Image from Pexels.

Image from Pexels.

At my college, I am a teaching assistant (TA) for a professor’s writing intensive class, which means in my case, I grade student papers. While I am not the be all end all for the excellence of writing (I like parenthesis and long sentences for one), I do have a firm grasp of basic grammar and am not driven crazy by the editing process. At least, I thought this until I started grading. Just to help you out, here’s the thought process of a grader.

First: Receives stack of papers to grade from coworker

Ugh. Forty papers? Well, at least I can stagger the grading over the week. Let’s divide the papers into the sections.

Second: Dividing into sections

Good, I have less of 212*, which are due Monday, and more 214*, which are due Wednesday. Oh wait. This kid didn’t put his section number. Well, if you think I’m checking for your name and section number earlier than when I input grades, sorry, not happening. You’ll get your paper back when I turn in the last section. Another one? Guys, it’s a section number. It’s supposed to be on your cover sheet. PUT IT ON THERE.

*not real section numbers

Third: Avoiding grading because homework

I don’t need to grade these until Monday. I’ll do them tomorrow, since today is Thursday and I have homework due tomorrow.

Ah, Saturday. It would be smart if I graded Monday’s section today. But you know, I have that paper due on Monday, I should probably work on that first.

That episode of Breaking Bad was intense. I think going to bed would be a smart idea since I could use a good night’s rest before I start my week. OH no! I have papers due tomorrow!

Fourth: It’s time to grade the papers…Paper 1

Okay. First paper. Huh. That’s a funny name. Why did you put the header/footer on your cover sheet? Not necessary. Okay, did you put a thesis? No, that is not a thesis. A thesis is stating your stance on the topic and your main arguments why.

But okay. So your thesis wasn’t that great, maybe your paper will still be clear – hey that’s not how you spell “definitely” guys. “Defiantly” is not the same thing as “definitely.” Not at all.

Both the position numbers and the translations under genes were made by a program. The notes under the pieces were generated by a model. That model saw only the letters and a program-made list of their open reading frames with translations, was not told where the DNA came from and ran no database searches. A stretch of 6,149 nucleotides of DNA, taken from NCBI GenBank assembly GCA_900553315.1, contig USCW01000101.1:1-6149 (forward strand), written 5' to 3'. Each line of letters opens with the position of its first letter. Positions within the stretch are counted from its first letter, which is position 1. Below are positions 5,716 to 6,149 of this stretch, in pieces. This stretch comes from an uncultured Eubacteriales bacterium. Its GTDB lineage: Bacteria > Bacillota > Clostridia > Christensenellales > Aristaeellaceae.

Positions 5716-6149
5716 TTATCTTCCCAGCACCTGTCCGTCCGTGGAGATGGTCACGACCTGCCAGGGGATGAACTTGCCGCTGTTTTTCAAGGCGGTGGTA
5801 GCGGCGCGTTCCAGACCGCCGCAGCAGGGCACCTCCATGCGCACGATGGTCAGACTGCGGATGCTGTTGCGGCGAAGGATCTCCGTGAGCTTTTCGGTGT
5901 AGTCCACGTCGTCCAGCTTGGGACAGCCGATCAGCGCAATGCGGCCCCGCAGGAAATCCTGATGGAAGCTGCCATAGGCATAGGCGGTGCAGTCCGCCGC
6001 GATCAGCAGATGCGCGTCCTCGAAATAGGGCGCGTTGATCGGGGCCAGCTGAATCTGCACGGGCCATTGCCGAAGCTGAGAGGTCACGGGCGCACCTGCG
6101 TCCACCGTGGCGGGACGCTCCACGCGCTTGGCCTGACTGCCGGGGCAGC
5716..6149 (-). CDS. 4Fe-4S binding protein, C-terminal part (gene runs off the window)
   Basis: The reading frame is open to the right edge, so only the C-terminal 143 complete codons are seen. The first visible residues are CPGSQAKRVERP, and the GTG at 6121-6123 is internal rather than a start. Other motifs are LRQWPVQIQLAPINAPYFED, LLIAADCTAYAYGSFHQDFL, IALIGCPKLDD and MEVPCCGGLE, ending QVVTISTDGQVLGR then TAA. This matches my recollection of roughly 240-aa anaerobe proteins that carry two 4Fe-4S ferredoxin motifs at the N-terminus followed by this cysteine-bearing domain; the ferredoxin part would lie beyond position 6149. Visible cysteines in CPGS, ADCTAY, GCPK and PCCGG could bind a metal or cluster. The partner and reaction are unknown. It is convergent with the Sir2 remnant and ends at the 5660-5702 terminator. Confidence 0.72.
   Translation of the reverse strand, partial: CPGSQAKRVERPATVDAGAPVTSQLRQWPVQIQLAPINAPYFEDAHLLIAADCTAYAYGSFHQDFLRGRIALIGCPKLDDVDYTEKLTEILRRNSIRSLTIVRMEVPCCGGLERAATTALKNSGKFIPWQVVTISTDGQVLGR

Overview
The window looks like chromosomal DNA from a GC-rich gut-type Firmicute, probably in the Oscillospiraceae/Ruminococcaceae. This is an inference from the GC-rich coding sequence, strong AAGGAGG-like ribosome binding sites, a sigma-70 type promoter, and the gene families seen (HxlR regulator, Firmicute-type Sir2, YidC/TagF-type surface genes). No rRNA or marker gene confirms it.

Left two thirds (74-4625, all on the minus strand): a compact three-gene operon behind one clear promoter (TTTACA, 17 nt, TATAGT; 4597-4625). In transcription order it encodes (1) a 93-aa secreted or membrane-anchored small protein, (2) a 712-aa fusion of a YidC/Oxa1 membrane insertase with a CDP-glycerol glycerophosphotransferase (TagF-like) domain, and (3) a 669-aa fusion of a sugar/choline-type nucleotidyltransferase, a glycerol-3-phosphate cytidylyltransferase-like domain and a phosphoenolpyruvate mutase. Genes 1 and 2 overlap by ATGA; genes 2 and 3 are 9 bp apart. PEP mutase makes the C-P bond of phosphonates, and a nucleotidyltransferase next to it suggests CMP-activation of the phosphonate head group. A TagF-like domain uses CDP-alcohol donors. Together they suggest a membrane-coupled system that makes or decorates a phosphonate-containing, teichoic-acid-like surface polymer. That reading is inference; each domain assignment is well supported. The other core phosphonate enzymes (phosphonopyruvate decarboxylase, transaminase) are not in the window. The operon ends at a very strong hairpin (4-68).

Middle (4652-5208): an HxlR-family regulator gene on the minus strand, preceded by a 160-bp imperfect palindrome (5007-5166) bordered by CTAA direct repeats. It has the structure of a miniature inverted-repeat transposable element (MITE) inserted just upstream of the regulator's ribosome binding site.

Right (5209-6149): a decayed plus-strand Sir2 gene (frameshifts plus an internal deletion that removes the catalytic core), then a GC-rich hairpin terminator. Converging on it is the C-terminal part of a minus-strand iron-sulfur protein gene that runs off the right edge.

No, you do not need that semicolon there.

Um, I know we’re discussing gun control and whether they should be allowed on campus, but the phrase “then they can just shoot the bastards dead” isn’t really something that should be in a paper. For a grade. Just saying. But here, I’ll just write “non-academic.”

Oh my gosh, that sentence is a mess, but I’m not going to actually fix it for you, no, you need to fix it, here, let’s write “awkward, please rewrite.”

That conclusion was of the weaksauce caliber my friend. Summarize your main arguments and restate your thesis, please.

Fifth: Grading by the rubric

Okay, is your rubric attached? Oh good, I don’t have to print off yellow copies of rubrics to publicly shame those who did not attach their rubric and lost ten points. Yet.

Alright, your thesis statement. Was not a thesis at all. But, I can’t just dock you the full ten points, because you did put a sentence at the end of your introductory paragraph that sounded like your idea of a thesis. Plus, the professor will probably give you a point or two back. It’s also the first paper of the year. Okay. We normally give around three or four points on a thesis like this.

Content. Well, your arguments were shaky, you didn’t provide any statistical evidence or outside sources that were more than anecdotal, but your paper had direction, you wrote clearly, and you met the minimum requirement. I say thirty out of forty.

Conclusion, well um. You didn’t actually write a standard conclusion, but you did have a statement that essentially summed up what you were getting at. And you didn’t introduce a brand new argument in your conclusion! So. I’ll give you seven of ten.

Grammar, well, there were indeed five mistakes, which means, according to the rubric, I take off all ten points, but it’s the first paper of the year. Okay, you get three points.

Spelling: You only had one spelling error, even if it was the “defiantly” issue. I’ll only take off one point.

Okay! Add it all up and you get a…no that grade is a little low. Hmm. Your paper wasn’t that bad! Let’s check it again….okay I see, I think that you actually only had two grammar mistakes. Alright, there you are. Much more accurate grade.

Sixth: Grading papers…Paper #8

I know I just counted how many papers I had left two papers ago, but how many papers do I have left after I grade this paper? *counts* four? OH MY GOSH WHY DID I WAIT THIS LATE TO GRADE THEIR PAPERS.

Okay. I can get this done. Maybe this one will be short. Maybe it’ll be a great paper and a breeze to read. I can do this.

Oh no they did the extra credit. Why did you do the extra credit? I don’t want to read the extra credit! Sigh. Okay, no that’s not right. Error! Error! Why did you do the extra credit? Circle, circle, I need a stamp for the word “rewrite,” did you copy this off of the template? I know you copied it off the template, you forgot to put your name where it says “your name here.” Gah.